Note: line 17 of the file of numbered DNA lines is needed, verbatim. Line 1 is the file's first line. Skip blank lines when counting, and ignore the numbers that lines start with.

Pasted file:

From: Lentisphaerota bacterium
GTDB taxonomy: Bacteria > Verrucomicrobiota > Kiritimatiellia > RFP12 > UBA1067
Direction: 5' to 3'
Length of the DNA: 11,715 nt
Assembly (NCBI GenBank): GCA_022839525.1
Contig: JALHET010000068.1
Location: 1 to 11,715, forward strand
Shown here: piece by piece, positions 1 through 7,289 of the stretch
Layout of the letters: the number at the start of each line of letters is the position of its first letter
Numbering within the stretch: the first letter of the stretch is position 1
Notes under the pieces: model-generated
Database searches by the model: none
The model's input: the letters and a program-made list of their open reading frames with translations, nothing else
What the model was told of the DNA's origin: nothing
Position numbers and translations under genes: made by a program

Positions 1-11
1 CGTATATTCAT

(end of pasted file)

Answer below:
1 CGTATATTCAT